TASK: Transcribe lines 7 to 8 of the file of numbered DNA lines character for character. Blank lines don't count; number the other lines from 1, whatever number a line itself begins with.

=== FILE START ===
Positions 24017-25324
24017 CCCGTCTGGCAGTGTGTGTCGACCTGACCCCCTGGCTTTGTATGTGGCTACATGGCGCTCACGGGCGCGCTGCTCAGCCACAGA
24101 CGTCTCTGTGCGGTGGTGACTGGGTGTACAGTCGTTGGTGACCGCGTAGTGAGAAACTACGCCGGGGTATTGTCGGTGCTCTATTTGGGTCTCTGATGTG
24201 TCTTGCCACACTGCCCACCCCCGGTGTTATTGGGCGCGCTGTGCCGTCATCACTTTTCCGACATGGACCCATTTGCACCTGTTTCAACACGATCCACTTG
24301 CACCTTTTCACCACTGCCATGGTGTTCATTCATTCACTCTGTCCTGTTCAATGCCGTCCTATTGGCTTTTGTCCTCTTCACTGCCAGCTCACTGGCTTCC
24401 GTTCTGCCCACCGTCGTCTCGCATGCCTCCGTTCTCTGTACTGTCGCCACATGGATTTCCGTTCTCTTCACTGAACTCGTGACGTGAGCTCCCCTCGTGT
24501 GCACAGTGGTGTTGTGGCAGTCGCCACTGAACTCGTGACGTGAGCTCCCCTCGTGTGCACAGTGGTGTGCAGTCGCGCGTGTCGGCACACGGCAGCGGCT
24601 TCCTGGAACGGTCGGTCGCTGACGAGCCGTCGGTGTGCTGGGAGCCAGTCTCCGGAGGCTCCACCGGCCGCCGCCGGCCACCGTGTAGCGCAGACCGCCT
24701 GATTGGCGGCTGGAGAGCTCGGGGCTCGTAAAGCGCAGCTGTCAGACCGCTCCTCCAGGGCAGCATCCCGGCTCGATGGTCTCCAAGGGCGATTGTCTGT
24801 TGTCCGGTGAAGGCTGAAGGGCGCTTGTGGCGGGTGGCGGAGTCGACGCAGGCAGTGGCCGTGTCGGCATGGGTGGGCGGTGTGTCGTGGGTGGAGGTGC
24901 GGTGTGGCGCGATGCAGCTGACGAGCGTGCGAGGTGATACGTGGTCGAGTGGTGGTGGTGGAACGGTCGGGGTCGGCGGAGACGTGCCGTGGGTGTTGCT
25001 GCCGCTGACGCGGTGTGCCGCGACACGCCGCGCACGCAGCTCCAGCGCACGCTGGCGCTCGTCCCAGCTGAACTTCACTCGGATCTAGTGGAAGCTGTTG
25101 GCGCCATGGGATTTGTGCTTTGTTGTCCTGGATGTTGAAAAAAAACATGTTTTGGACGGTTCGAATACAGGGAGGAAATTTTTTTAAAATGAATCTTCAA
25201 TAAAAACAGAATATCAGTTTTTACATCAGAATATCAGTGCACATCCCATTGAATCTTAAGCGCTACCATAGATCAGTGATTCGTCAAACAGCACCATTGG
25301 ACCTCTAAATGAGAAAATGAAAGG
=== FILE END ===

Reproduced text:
24501 GCACAGTGGTGTTGTGGCAGTCGCCACTGAACTCGTGACGTGAGCTCCCCTCGTGTGCACAGTGGTGTGCAGTCGCGCGTGTCGGCACACGGCAGCGGCT
24601 TCCTGGAACGGTCGGTCGCTGACGAGCCGTCGGTGTGCTGGGAGCCAGTCTCCGGAGGCTCCACCGGCCGCCGCCGGCCACCGTGTAGCGCAGACCGCCT